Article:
The designerly approach in material development: a design-led exploration of surplus flowers as raw material by Irene Purasachit
Material is an essential part of our lives. It allows us to form the society we are today. Material is especially significant to designers as it enables them to design, create and produce artefacts. However, the distance of designers to emerging science-driven materials combining with the desire to deal with mass production lead designers to slowly shift their profession from designing within existing materials to engaging in designing one’s own materials in recent years.
This thesis investigates the design processes of an innovative biobased material from a designer perspective using flower waste in Bangkok, Thailand as the case study. The research adopts practice-led research as the core methodology to gain an empirical understanding of the material development processes while having the Double Diamond methodology as the research framework.
The former half of this research takes place in the Bangkok Flower Market, Thailand before moves to CHEMARTS laboratory located at Aalto University, Finland for material development.
In response to the issue of flower waste, the study presents background research on the topic along with an analysis of the interview and discussions with stakeholders. The information then condenses into the development of the flexible sheets made of rose and carnation petals which is the focus of the production part of this thesis.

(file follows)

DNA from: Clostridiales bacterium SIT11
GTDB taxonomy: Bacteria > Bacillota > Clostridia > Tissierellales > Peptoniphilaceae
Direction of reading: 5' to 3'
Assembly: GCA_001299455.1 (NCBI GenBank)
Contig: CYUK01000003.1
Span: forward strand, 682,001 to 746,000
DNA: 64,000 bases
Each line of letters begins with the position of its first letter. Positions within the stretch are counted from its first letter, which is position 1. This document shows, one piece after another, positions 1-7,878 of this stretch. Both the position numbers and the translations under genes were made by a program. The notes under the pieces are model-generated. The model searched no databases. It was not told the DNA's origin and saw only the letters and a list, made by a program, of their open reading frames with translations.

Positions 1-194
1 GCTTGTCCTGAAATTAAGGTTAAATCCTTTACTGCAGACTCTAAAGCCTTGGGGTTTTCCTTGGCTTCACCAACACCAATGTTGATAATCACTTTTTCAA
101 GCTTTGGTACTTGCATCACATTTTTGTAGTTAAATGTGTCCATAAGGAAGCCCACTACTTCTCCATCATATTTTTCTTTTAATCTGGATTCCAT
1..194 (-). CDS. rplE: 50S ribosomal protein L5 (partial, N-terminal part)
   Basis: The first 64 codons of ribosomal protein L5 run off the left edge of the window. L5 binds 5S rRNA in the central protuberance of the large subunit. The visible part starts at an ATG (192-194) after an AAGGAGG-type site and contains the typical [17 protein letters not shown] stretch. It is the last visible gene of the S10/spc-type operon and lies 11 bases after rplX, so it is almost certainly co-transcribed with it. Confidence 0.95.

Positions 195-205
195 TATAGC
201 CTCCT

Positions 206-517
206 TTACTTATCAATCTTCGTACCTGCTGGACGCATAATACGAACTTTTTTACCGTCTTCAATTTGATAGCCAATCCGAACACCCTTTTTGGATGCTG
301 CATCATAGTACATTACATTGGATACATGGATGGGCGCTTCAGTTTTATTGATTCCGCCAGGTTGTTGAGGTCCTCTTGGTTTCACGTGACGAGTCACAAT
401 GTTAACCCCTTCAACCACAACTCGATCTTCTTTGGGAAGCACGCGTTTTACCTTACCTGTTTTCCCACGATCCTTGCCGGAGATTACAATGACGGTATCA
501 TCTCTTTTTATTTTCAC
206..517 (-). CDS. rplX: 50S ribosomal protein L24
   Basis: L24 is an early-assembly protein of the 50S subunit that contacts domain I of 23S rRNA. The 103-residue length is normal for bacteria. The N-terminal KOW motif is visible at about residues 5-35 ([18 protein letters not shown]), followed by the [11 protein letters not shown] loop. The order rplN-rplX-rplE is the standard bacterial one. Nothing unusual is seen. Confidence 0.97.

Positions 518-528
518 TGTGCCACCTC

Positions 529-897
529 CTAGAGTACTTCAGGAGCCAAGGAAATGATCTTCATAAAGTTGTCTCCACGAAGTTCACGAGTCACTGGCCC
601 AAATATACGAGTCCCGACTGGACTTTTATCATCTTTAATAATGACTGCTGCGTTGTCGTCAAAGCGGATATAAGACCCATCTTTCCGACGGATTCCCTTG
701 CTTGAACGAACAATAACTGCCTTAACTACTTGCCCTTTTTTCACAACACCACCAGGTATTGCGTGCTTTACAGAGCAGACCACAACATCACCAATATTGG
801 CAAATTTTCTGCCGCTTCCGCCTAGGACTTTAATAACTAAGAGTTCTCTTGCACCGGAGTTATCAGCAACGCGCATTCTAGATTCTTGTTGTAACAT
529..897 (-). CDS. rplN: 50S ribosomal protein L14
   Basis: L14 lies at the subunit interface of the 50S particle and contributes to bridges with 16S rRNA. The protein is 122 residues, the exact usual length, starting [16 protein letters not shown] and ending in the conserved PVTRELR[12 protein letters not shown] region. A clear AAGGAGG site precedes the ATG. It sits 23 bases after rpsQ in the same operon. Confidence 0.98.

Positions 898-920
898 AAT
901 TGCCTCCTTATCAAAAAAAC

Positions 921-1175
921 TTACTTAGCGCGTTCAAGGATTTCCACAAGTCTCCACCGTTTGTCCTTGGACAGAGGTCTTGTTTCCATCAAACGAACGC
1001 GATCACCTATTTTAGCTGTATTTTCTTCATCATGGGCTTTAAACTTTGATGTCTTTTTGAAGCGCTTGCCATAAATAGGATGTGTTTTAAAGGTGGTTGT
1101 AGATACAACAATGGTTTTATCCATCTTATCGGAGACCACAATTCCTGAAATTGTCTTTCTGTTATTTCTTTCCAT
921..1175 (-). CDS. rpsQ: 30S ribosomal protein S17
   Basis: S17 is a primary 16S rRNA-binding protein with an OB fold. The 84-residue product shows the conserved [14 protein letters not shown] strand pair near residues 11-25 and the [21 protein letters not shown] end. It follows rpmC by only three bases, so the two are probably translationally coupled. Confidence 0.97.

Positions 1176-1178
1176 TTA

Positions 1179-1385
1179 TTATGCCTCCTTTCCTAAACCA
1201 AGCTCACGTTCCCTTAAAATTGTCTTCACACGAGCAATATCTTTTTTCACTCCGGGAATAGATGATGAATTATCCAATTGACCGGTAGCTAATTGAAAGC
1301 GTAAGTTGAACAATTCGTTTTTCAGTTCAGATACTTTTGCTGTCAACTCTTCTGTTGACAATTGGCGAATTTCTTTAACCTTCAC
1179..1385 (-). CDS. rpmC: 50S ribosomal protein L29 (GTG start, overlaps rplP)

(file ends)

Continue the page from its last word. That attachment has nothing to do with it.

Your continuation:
The development raises the importance of the locality of ingredients together with production scale and four aspects of the material properties: strength, water repellency, texture and colour, which are reverent to future innovative bio-based materials development.
The final material obtained in this thesis has the potential to be implemented in lifestyle products as prototyped as a small clutch bag and coin purses. The production of the material can lead to the valorisation of flower waste on large scale with further research.